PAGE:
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March 1, 2007
Vol. 64
No. 6

EL Study Guide

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EquityLeadership
Many teachers are facing new realities in terms of whom they are teaching. Authors in this issue explore how teaching is changing to keep up with demographic shifts, and how schools are comfortably welcoming the benefits of greater diversity.

Looking at Change in Your Community

  • Have you noticed an increase in the number of foreign-born students attending your school or district during the last 10 years? How many speak a first language other than English?
  • What changes and challenges has the upsurge of immigrant students brought to your school? How has your school responded to those challenges—or have school policies and practices remained unaltered?
  • Invite teachers who have taught in your area for decades to come to a class and share their perspectives with your students. You might even look at photos from a local historical society showing graphically how schools and your community have changed since the 1950s. Discuss advantages and challenges students face today. Have students and visitors together make a list of positive changes in the school.

Facing Bumps in the Road to Diversity

In Gary R. Howard's article “As Diversity Grows, So Must We” (p. 16), he describes discomfort among teachers facing rapid overhaul in the demographics of their classes. Howard shows how school systems concerned with demographic tensions have taken steps to head off such problems. Has your school initiated any of the kinds of proactive professional development Howard describes? Do you think it needs to? If so, how might the kinds of explorations and discussions Howard outlines logistically take place at your school?
Do you agree or disagree with this statement by Howard:
As educators in rapidly transitioning schools, we need to reexamine everything we're doing. Continuing with business as usual will mean failure or mediocrity for too many of our students.
  • Think of a recent situation in which you taught students—or a student—from a background different from that of most youth you teach. Did you experience any of the frustration or doubts that Howard mentions? Did any of your own reactions surprise you?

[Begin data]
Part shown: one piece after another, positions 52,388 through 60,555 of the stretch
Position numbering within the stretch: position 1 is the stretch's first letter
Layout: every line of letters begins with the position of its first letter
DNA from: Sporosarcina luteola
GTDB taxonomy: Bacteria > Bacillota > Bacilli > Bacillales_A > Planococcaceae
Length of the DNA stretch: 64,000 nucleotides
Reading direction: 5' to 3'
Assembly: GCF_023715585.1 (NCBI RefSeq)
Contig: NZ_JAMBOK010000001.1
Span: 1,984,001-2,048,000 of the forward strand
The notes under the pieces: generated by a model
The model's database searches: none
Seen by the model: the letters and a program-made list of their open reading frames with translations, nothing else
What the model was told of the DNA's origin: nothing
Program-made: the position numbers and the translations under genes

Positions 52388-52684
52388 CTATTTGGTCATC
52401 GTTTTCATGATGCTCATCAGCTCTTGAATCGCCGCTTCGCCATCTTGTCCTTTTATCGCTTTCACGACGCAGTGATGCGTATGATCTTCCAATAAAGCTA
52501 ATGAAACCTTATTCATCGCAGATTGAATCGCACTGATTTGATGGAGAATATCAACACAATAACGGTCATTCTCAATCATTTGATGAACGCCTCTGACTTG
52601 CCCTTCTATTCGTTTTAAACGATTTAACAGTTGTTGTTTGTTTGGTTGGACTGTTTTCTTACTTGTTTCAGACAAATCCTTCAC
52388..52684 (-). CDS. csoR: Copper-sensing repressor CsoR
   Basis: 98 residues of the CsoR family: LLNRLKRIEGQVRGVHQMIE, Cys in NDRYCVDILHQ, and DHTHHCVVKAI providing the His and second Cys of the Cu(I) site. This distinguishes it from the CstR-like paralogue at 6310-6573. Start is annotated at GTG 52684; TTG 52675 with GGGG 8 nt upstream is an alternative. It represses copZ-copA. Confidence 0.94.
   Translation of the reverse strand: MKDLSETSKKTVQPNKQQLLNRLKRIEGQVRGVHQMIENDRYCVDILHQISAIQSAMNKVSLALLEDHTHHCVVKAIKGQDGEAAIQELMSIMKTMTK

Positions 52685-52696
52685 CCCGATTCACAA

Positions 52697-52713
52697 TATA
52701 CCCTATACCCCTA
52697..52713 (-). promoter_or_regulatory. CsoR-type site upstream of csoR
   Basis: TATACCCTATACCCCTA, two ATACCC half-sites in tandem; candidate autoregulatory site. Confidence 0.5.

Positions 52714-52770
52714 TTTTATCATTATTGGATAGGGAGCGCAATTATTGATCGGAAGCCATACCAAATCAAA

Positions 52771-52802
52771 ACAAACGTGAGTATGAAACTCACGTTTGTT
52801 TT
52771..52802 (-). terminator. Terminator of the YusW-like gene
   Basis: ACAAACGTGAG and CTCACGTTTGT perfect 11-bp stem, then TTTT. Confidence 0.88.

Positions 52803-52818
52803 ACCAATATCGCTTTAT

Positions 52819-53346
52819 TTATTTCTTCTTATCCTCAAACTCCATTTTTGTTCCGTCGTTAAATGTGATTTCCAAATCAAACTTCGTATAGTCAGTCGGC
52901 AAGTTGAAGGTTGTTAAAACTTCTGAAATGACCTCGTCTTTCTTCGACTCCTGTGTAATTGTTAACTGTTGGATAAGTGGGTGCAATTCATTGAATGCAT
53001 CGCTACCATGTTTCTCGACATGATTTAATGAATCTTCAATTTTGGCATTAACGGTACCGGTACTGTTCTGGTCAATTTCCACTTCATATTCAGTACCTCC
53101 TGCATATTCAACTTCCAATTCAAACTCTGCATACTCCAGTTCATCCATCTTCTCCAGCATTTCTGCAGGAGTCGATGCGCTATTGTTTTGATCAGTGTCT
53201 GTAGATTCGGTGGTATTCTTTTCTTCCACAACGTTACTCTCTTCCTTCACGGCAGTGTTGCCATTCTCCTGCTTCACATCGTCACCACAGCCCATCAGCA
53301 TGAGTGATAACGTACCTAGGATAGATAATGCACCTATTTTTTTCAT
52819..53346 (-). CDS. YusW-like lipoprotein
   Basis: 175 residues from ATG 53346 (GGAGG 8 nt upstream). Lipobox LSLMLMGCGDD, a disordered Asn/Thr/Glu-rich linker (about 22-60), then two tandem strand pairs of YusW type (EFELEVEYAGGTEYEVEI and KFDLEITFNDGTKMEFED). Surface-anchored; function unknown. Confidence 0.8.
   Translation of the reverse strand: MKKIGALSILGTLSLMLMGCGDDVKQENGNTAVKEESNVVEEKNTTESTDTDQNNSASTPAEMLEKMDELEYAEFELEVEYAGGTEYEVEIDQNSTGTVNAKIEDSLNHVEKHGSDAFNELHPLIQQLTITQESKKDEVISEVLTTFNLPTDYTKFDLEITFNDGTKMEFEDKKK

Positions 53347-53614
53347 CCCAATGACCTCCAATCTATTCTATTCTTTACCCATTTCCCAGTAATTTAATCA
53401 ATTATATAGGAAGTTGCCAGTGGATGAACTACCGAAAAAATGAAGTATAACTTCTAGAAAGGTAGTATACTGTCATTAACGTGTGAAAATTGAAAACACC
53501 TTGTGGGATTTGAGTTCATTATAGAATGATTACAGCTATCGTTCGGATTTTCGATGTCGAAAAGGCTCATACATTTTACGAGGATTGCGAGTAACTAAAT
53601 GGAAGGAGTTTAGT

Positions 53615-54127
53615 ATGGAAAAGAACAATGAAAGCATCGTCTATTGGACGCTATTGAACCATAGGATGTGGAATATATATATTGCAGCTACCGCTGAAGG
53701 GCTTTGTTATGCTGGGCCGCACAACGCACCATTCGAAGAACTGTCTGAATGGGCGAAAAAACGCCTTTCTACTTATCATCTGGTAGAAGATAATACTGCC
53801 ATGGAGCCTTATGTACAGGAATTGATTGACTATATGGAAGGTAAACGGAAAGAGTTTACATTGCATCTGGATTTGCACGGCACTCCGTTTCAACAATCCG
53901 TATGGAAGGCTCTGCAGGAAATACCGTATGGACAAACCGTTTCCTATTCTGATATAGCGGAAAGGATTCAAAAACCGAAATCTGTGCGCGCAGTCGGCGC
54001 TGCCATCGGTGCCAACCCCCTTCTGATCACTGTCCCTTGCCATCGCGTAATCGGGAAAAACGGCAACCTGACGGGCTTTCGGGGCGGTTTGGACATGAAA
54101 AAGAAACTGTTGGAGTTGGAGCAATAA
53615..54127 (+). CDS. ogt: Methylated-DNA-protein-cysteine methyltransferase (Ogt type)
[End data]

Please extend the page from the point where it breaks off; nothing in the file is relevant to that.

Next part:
• Have you heard negative comments concerning immigrant students at your school (or witnessed the kind of harassment against minority students described in Valentine Hart's article (“Confronting Racial Harassment,” p. 70)? If so, how did you react?
  • Consider how the administration of Deering High School (described in Hart's article) handled tension between students of different races and backgrounds. They enlisted students' help in studying the problem, openly shared the situation with the public, and turned over to student leaders much of the responsibility for standing against harassment. Do you think this was an effective way to address the problem? Consider and discuss other ways the school might have handled the issue.

Finding Strengths Hidden at Home

  • Pick a quiet student from an immigrant or minority culture. Talk with that student one-on-one to discover his or her special interests and also how that student contributes at home. Visit with the student's family, if possible, to learn more about family life and this child's role. Share with the group what you learned and whether it changed your view of this learner.
Margery B. Ginsberg (“Lessons at the Kitchen Table,” p. 56) notes how understanding the life knowledge of immigrant families makes school learning more meaningful. She suggests visiting students' homes, objectively noting family strengths that surface during the visit, and creating a chart of these “funds of knowledge” that reside in students' lives. Teachers can then weave these areas of expertise into classroom activities or lessons, drawing on students and parents as sources.
  • Assign all students (not just those from immigrant homes) to do an oral report about a recent family project or a way their family once solved a problem. The activity must have involved group effort, problem solving, and a particular skill. As part of the report, have each student bring in a sample product, write a “how-to,” or demonstrate a particular skill—anything from showing a letter translated into the student's native language to giving a lesson on grooming an animal.
  • Share with the group what your students came up with. Brainstorm—in discipline-specific teams if possible—how you might incorporate some of your students' skills and knowledge into reading, math, science, or social studies units during the remainder of the school year.

Naomi Thiers is the managing editor of Educational Leadership.

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